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African American family having fun outdoors.

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Valentine’s Day is a billion-dollar industry and it’s not hard to see why. Most of the marketing around the holiday is geared towards women, and it’s generally a hot topic of discussion—you may even have heard the jokes about how Valentine’s Day should be renamed “Single Awareness Day.” Generally speaking, there tends to be two extreme sides of the V-Day spectrum: Either the cynics who talk down on the day or partnered folks happily flaunting their tokens of love. 

Regardless of whether it’s partnered or uncoupled perspective, the focus is always on the woman. However, it’s time to think about Black Love in a different way, and focus a bit on Black fathers. It’s not just about showing them love, but shaping the way that Black men (and families) view themselves and the concept of receiving affection.

“In general, gift giving holidays, such as Valentine’s Day are imbalanced, with more focus on women receiving,” says S. Tia Brown, LMSW and co-founder of  RSGTherapy. “It’s because women do things, such as give and nurture life, in incomparable ways. However, that doesn’t mean there isn’t space to embrace, support and be loving on amazing dads.”

Brown suggests mothers work with their children to create family rituals of doting on dad because of the importance of showing appreciate and because it opens more people up to the idea that it’s okay for men to be vulnerable and outwardly express emotions.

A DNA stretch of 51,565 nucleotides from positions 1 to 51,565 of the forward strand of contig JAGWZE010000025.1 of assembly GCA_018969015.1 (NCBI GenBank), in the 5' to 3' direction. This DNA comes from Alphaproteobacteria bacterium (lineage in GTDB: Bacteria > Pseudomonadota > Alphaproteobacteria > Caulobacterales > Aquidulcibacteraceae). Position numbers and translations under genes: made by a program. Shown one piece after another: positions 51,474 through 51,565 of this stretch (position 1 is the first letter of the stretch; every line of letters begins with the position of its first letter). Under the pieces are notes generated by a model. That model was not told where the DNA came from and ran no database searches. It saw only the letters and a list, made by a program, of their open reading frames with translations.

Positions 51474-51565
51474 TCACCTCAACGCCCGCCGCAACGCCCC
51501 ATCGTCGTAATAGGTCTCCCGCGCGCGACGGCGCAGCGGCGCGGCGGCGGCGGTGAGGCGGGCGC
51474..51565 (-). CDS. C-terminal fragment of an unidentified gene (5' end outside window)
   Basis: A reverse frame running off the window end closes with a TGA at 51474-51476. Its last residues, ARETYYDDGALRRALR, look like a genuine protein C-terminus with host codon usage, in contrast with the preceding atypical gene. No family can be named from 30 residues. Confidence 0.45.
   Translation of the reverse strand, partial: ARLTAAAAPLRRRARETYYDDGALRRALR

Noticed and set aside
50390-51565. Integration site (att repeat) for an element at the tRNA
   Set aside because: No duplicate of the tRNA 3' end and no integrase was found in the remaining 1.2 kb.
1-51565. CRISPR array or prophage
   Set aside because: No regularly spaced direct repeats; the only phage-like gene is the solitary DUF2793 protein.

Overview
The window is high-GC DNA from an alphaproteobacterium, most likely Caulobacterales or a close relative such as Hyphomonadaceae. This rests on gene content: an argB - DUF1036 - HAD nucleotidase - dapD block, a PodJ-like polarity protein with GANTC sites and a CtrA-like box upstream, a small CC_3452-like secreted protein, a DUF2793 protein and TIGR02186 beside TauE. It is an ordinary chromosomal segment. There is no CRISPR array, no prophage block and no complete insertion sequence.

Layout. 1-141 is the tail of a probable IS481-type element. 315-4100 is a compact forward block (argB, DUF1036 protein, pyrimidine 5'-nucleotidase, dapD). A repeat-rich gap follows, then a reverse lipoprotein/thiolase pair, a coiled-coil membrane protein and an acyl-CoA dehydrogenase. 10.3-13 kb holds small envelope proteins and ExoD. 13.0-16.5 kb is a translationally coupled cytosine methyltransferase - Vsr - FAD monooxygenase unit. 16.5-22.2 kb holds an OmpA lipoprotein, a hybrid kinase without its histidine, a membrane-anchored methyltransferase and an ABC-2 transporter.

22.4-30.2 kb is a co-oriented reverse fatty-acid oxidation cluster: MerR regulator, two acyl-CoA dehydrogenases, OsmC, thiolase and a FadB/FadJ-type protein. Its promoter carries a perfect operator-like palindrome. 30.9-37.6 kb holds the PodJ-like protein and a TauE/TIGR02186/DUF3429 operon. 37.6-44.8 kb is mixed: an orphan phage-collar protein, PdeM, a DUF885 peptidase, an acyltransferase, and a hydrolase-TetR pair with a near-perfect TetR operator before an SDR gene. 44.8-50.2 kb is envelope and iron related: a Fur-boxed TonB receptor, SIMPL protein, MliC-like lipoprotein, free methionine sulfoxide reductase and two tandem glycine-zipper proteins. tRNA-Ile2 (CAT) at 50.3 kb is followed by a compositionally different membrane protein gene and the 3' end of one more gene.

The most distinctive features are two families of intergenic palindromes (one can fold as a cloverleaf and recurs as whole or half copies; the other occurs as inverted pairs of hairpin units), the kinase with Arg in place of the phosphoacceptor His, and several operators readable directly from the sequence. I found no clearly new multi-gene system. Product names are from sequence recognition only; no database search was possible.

“This isn’t just behavior that we’re modeling to show the father some love, but we’re also modeling healthy habits for the children moving forward,” says Brown. “What does it look like to show a man love? What does it look like to show appreciation and what does that reciprocity look like? It doesn’t always have to be the same but we’re trying to teach young boys to understand that you’re supposed to receive gifts and be emotional and loved by your family. We’re trying to model reciprocity and love languages for our girls as well. ”

There are a lot of ideas to pull from that won’t break the bank. For example, Dr. Racine Henry is a New York City-based couples’ therapist who encouraged her 6-year-old daughter to select a card for her father and they plan on making him breakfast in bed.

“It’s important to me that he’s celebrated whenever possible because he struggles with doing nice things for himself, and he deserves it,” says Henry. “He’s a better dad then either of us had growing up and I think it’s important to make distinctions between him as a person, as my husband, and as her father.”

Small gestures are often the most memorable.

“No one’s expecting the latest Jordan’s, or a new smartphone, or stock options,” says Brown. “Buying his favorite things that you can afford to show a small token of love. If he likes a local store, you can maybe go there and get him a little something that the child has picked out, letting the child spend some of his or her own money. Ten bucks can go a long way in certain places for something just to show that daddy deserves a little love too.”

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